of the seasonal moving average polynomial, or as specified in 

Nonnegative integer indicating the degree of seasonal integration in the linear time series model. 

Positive scalar variance of the model innovations, or a supported
conditional variance model (e.g., a 
estimate  Estimate ARIMA or ARIMAX model parameters 
filter  Filter disturbances using ARIMA or ARIMAX model 
forecast  Forecast ARIMA or ARIMAX process 
impulse  Impulse response function 
infer  Infer ARIMA or ARIMAX model residuals or conditional variances 
Display parameter estimation results for ARIMA or ARIMAX models  
simulate  Monte Carlo simulation of ARIMA or ARIMAX models 
The lag operator L is defined as $${L}^{i}{y}_{t}={y}_{ti}.$$ You can create lag operator polynomials using them to condense the notation and solve linear difference equations. The lag operator polynomials in the linear time series model definitions are:
$$\varphi (L)=1\varphi L{\varphi}^{2}{L}^{2}\mathrm{...}{\varphi}^{p}{L}^{p},$$ which is the degree p autoregressive polynomial.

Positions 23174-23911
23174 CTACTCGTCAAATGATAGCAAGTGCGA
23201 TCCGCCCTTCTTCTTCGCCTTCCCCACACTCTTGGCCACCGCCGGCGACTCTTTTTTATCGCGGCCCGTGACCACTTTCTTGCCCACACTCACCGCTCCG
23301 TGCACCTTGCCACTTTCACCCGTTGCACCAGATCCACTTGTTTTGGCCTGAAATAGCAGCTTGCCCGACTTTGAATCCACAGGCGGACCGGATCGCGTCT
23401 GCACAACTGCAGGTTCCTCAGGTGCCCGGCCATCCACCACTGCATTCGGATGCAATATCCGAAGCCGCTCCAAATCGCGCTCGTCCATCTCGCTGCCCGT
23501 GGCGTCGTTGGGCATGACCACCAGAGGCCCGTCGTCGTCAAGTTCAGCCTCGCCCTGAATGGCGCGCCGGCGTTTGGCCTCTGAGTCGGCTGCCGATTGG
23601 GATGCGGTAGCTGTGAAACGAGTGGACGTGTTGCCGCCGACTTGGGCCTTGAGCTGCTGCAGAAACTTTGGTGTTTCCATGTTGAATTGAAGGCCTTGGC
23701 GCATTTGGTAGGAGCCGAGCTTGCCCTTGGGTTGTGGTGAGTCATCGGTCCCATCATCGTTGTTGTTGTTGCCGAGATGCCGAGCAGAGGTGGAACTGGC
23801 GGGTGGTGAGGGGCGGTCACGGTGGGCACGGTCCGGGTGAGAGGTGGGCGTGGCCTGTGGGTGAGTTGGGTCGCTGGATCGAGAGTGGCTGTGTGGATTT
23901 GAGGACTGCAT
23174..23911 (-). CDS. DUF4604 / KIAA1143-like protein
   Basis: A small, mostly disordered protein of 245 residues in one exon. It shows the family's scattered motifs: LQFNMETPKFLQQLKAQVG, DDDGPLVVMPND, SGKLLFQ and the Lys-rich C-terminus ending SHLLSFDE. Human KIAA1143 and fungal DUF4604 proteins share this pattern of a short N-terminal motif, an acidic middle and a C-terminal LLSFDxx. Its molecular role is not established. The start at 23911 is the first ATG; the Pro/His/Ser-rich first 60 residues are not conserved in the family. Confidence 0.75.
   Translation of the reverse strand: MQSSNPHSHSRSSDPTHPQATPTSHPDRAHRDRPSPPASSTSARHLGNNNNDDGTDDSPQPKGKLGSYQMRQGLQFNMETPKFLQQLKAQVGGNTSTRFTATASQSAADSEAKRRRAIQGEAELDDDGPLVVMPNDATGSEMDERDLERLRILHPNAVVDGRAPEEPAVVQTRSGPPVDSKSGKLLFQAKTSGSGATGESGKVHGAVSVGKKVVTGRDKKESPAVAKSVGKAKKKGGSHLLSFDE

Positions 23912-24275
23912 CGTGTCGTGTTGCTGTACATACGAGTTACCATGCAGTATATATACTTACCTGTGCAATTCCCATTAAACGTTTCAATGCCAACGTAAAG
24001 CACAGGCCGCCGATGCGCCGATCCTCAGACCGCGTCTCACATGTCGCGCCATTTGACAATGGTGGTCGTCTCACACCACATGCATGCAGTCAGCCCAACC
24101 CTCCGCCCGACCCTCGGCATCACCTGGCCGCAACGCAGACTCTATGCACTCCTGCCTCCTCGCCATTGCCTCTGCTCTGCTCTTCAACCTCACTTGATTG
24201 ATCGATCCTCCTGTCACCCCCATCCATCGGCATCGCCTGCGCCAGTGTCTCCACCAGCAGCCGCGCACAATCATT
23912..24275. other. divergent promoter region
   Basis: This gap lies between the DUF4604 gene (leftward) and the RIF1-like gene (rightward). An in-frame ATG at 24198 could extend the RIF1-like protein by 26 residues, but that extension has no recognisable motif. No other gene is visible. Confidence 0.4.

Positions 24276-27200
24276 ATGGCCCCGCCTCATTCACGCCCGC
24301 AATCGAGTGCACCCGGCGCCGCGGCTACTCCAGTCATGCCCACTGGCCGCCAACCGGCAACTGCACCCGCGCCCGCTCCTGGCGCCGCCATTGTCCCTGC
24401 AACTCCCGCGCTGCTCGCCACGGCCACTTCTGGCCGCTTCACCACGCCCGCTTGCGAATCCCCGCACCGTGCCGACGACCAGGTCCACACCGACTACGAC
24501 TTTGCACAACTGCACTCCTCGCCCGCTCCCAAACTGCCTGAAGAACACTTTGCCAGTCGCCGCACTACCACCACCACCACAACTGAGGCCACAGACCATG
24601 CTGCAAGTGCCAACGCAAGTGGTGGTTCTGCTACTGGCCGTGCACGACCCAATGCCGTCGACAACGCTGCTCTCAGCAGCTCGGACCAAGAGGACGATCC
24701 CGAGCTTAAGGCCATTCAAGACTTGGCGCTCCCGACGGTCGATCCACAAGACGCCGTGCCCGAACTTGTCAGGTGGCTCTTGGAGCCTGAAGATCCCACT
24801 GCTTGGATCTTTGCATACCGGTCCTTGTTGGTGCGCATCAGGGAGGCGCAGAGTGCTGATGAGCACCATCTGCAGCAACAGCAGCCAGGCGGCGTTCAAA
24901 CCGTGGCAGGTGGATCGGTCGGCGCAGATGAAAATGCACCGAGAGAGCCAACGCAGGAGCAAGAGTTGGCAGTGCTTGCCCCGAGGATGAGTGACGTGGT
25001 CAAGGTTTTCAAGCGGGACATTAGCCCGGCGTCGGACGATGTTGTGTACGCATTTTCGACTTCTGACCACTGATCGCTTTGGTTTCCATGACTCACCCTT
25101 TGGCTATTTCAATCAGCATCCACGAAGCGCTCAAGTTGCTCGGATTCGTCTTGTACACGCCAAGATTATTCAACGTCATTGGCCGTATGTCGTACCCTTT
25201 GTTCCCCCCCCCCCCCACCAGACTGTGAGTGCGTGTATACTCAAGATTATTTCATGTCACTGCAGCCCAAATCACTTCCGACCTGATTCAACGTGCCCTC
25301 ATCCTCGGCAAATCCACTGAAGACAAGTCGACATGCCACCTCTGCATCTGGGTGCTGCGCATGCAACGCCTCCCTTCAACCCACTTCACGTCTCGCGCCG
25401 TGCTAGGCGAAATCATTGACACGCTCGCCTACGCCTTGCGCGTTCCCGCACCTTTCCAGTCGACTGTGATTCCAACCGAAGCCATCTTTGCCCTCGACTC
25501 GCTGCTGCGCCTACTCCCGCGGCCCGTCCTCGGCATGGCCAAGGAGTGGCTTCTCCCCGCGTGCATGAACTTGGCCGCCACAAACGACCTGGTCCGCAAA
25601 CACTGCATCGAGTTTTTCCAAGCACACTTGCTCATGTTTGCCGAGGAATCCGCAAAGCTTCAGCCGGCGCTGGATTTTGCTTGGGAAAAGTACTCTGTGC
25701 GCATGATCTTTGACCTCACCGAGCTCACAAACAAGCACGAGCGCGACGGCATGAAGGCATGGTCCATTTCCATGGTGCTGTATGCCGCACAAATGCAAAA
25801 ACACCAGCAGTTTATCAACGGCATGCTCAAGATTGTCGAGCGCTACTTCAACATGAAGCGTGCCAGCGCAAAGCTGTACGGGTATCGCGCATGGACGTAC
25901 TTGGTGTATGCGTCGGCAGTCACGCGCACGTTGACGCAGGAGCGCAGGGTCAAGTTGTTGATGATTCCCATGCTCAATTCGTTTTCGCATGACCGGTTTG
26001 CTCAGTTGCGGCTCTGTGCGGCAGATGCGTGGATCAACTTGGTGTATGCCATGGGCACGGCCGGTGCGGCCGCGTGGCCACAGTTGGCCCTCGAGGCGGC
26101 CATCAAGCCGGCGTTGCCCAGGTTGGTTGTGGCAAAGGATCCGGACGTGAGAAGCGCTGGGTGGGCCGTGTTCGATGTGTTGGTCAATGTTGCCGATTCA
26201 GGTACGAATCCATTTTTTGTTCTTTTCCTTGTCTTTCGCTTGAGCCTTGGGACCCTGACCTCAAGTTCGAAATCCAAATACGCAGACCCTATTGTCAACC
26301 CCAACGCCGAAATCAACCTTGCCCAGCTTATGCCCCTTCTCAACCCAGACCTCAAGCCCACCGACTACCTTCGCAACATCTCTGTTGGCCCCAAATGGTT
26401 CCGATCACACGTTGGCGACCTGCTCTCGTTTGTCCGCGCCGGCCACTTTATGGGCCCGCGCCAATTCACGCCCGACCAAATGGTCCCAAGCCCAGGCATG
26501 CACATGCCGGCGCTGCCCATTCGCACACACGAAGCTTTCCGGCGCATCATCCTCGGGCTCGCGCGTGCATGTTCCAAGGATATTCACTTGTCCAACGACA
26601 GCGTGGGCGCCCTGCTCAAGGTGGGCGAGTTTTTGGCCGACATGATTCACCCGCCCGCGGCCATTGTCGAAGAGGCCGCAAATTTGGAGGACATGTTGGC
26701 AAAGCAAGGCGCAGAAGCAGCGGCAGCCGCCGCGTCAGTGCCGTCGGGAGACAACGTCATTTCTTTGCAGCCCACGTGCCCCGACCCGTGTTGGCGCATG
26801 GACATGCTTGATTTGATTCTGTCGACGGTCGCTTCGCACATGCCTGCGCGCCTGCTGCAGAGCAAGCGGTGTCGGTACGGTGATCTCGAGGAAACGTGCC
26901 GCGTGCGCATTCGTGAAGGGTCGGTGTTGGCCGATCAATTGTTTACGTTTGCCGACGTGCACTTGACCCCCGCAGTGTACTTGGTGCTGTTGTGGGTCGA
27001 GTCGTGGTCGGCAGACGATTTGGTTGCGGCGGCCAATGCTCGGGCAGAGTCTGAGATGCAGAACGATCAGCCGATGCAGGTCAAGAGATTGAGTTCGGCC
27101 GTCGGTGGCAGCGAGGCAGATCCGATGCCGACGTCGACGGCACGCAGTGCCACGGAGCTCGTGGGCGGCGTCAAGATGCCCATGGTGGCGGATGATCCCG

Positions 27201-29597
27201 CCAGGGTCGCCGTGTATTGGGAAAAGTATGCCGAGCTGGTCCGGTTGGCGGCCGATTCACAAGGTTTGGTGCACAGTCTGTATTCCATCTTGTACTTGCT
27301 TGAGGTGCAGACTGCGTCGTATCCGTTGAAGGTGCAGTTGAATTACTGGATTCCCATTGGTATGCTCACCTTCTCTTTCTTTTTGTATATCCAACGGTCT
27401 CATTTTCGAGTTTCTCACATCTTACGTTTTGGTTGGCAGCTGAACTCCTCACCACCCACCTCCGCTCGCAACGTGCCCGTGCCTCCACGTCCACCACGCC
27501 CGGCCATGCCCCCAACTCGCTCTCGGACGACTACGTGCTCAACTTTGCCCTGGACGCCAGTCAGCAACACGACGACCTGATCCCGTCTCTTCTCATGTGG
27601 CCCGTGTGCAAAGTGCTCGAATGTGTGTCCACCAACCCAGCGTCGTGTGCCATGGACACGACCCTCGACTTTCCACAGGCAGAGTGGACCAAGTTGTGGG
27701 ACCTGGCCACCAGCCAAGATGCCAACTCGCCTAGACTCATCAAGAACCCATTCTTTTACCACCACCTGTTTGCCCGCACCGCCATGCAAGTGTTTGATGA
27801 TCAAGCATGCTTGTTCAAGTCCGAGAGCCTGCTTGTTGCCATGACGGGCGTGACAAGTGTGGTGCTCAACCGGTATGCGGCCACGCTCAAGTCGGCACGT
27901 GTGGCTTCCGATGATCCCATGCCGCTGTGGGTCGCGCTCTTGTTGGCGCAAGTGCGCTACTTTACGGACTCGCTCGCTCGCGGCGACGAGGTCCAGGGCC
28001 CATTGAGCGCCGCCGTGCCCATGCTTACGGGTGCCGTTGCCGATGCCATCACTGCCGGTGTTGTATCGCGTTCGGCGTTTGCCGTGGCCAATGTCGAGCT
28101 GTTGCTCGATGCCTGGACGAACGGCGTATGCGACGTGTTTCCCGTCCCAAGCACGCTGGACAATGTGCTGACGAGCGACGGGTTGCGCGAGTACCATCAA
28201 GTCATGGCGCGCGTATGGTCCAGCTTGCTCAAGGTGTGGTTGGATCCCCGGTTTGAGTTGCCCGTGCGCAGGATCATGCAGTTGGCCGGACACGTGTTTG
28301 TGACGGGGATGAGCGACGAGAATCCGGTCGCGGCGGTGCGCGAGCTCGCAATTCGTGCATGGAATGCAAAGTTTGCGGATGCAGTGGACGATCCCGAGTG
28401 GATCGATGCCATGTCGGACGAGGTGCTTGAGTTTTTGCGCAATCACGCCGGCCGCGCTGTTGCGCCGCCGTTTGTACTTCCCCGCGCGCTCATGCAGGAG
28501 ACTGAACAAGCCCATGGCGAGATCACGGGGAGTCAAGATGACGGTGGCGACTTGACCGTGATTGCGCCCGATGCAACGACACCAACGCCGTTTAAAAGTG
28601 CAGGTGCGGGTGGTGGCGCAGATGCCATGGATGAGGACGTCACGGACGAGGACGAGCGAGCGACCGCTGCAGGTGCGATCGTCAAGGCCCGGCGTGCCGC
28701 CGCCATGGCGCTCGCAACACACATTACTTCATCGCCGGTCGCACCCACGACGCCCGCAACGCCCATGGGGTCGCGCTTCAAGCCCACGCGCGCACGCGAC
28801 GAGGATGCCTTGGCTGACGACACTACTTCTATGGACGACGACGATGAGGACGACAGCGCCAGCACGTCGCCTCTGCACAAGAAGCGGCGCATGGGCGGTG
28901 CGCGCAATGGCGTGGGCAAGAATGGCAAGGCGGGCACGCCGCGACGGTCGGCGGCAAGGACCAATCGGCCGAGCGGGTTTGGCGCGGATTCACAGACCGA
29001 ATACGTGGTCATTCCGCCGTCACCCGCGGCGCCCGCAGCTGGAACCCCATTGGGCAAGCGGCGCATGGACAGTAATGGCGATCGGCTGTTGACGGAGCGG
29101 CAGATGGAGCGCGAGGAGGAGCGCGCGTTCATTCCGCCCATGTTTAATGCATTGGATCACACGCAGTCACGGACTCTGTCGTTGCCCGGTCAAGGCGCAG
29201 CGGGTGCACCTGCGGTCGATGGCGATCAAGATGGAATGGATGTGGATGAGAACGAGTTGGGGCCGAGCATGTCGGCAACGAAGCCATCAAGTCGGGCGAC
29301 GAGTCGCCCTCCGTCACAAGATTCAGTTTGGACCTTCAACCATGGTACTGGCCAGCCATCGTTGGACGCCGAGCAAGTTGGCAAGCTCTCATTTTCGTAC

$$\theta (L)=1+\theta L+{\theta}^{2}{L}^{2}+\mathrm{...}+{\theta}^{q}{L}^{q},$$ which is the degree q moving average polynomial.
$$\Phi (L)=1{\Phi}_{{p}_{1}}{L}^{{p}_{1}}{\Phi}_{{p}_{2}}{L}^{{p}_{2}}\mathrm{...}{\Phi}_{{p}_{s}}{L}^{{p}_{s}},$$ which is the degree p_{s} seasonal autoregressive polynomial.
$$\Theta (L)=1+{\Theta}_{{q}_{1}}{L}^{{q}_{1}}+{\Theta}_{{q}_{2}}{L}^{{q}_{2}}+\mathrm{...}+{\Theta}_{{q}_{s}}{L}^{{q}_{s}},$$ which is the degree q_{s} seasonal moving average polynomial.
Note: The degrees of the lag operators in the seasonal polynomials Φ(L) and Θ(L) do not conform to those defined by Box and Jenkins [1]. In other words, Econometrics Toolbox™ does not treat p_{1} = s, p_{2} = 2s,...,p_{s} = c_{p}s nor q_{1} = s, q_{2} = 2s,...,q_{s} = c_{q}s where c_{p} and c_{q} are positive integers. The software is flexible as it lets you specify the lag operator degrees. See Multiplicative ARIMA Model Specifications. 
A linear time series model for response process y_{t} and innovations ε_{t} is a stochastic process that has the form
$${y}_{t}=c+{\varphi}_{1}{y}_{t1}+\dots +{\varphi}_{p}{y}_{tp}+{\epsilon}_{t}+{\theta}_{1}{\epsilon}_{t1}+\dots +\theta q{\epsilon}_{tq}.$$
In lag operator notation, this model is
$$\varphi (L){y}_{t}=c+\theta (L){\epsilon}_{t}.$$
The general times series model, which includes differencing, multiplicative seasonality, and seasonal differencing, is